Internet Protocol version 6 (IPv6) is the most recent version of the Internet Protocol (IP), the communications protocol that provides an identification and location system for computers on networks and routes traffic across the Internet.What is IPv6 address example? ›
An IPv6 address is represented as eight groups of four hexadecimal digits, each group representing 16 bits The groups are separated by colons (:). An example of an IPv6 address is: 2001:0db8:85a3:0000:0000:8a2e:0370:7334.What is the main factor in slow adoption of IPv6? ›
Perhaps the primary reason IPv6 has been slow to take hold is because of network address translation (NAT), which has the ability to take a collection of private IP addresses and make them public.Why the transition to IPv6 is so difficult? ›
The first big problem with the change from IPv4 to IPv6 is that one variety of IP data can't travel on a network set up to handle the other variety.What is the future of IPv6? ›
The possibility of adding on to the base of IPv4 technology is costly, labor intensive and error-prone, which is why IPv6 is the way of the future. IPv6 will not change the functionality of network video products, but it will make systems run more efficiently. Consider how people used to get mail.Is IPv6 really necessary? ›
Do I need an IPv6 address? No. Not right now. You can still access websites such as Google and Facebook because they support both IPv4 and IPv6.
Does anyone actually use IPv6? ›
Most ISPs support it, most major websites use it, all modern network equipment natively supports it but every company I've worked at still hands out IPv4 to the clients then converts. Even where I work is a pretty big company that is quick to adopt most tech but we still use v4.How will IPv6 impact society? ›
Using IPv6 can reduce the resources required to continue to support legacy IPv4 devices, which can also simplify network management and troubleshooting in some cases. Native IPv6 traffic can be expected to perform better and more reliably than IPv4 traffic using transitional techniques.Is IPv6 faster than IPv4? ›
IPv6 is faster than IPv4 in network devices because it lacks network-address translation (NAT). Using IPv6 is a better choice for people that require high speed for their network processing.How long will it take to exhaust IPv6? ›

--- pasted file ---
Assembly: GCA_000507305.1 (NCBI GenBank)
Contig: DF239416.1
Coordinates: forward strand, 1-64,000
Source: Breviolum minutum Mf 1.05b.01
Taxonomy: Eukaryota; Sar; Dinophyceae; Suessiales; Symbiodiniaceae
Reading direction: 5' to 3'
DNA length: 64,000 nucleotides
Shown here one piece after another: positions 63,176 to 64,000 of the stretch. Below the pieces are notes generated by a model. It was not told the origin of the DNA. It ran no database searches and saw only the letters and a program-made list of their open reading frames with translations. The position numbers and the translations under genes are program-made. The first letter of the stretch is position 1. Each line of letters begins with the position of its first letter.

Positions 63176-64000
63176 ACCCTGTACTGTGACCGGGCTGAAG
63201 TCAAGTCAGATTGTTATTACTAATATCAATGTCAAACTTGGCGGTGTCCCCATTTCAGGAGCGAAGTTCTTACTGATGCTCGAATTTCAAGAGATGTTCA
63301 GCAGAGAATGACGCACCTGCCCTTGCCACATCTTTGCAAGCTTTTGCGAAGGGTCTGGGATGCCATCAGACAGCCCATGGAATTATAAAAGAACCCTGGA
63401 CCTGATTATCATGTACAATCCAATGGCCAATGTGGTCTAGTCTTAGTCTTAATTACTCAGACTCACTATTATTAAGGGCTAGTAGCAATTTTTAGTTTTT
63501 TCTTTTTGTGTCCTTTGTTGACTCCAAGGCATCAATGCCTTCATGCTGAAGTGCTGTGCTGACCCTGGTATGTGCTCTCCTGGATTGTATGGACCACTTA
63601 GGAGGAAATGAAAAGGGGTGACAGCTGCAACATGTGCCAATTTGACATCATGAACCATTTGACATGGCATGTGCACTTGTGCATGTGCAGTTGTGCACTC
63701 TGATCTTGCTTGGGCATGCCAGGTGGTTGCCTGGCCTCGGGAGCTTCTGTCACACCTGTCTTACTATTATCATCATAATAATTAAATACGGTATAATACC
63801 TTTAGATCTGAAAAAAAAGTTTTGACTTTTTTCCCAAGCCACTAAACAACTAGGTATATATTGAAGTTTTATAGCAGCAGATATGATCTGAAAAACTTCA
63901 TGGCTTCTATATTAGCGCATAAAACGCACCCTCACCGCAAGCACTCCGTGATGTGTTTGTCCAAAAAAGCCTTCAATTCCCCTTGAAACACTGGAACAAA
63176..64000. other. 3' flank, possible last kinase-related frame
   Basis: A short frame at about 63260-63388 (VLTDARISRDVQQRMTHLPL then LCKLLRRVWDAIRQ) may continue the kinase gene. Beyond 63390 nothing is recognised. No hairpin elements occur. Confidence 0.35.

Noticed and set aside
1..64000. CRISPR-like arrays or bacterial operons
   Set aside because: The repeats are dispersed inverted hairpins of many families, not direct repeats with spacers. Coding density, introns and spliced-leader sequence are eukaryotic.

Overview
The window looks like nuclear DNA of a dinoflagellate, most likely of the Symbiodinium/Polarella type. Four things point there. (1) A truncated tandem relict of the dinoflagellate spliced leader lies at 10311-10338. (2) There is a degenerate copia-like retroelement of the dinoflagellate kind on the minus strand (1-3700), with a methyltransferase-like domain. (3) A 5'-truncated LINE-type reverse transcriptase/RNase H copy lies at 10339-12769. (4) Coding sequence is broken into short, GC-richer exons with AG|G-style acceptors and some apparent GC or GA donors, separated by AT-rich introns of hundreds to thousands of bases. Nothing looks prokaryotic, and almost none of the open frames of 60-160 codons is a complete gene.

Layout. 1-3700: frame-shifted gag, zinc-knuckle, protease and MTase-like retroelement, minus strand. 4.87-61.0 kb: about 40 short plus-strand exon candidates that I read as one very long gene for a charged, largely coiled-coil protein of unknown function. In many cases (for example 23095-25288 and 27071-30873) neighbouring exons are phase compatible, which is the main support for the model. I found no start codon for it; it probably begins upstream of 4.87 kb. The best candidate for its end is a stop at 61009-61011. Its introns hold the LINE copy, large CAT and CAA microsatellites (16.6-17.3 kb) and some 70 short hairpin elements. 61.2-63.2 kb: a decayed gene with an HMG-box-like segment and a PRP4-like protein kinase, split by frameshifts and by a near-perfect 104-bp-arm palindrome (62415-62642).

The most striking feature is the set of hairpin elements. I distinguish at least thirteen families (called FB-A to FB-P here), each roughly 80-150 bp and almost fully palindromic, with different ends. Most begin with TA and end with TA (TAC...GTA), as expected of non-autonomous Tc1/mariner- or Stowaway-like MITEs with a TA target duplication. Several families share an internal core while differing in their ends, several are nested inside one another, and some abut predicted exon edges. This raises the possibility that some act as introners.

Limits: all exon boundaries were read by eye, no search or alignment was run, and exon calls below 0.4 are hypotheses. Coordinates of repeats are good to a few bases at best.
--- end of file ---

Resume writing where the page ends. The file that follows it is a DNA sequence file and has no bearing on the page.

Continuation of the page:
Will IPv6 addresses run out eventually? In practical terms, no. There are 2^128 or 340 trillion, trillion, trillion IPv6 addresses, which is more than 100 times the number of atoms on the surface of the Earth. This will be more than sufficient to support trillions of Internet devices for the forseeable future.How is IPv6 address generated? ›
Hosts automatically create IPv6 addresses by combining the subnet prefix with an interface ID that is generated from an interface's MAC address. In the absence of routers, a host can generate only link-local addresses. Link-local addresses can only be used for communication with nodes on the same link.What is the main difference between IPv4 and IPv6? ›
The main difference between IPv4 and IPv6 is the address size of IP addresses. The IPv4 is a 32-bit address, whereas IPv6 is a 128-bit hexadecimal address. IPv6 provides a large address space, and it contains a simple header as compared to IPv4.Why is IPv6 replace IPv4? ›
The Internet Protocol version 6 (IPv6) is more advanced and has better features compared to IPv4. It has the capability to provide an infinite number of addresses. It is replacing IPv4 to accommodate the growing number of networks worldwide and help solve the IP address exhaustion problem.How many IPv6 addresses are there? ›